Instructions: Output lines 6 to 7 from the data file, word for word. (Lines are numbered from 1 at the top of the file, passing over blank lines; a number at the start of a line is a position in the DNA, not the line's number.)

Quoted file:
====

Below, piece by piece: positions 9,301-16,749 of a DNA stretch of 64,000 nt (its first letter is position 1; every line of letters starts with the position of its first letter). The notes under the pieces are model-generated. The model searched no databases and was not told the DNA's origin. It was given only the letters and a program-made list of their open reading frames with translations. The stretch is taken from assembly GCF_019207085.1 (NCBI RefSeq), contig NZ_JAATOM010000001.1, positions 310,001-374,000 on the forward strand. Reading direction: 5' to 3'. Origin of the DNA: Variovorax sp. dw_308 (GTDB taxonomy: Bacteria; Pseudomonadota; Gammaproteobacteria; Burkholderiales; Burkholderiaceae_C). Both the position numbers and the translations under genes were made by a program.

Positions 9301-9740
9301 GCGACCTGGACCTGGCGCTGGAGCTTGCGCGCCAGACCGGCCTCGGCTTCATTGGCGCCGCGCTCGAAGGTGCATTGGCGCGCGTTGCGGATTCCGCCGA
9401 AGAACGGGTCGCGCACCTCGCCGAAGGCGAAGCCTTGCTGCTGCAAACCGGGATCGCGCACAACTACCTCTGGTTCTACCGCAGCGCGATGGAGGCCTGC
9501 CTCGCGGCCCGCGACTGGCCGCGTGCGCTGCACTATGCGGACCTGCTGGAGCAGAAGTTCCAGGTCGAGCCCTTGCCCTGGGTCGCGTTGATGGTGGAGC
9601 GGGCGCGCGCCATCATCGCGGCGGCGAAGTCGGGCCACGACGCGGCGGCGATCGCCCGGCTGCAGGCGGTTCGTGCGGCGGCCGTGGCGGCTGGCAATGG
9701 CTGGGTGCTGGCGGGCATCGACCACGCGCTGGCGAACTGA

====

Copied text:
9601 GGGCGCGCGCCATCATCGCGGCGGCGAAGTCGGGCCACGACGCGGCGGCGATCGCCCGGCTGCAGGCGGTTCGTGCGGCGGCCGTGGCGGCTGGCAATGG
9701 CTGGGTGCTGGCGGGCATCGACCACGCGCTGGCGAACTGA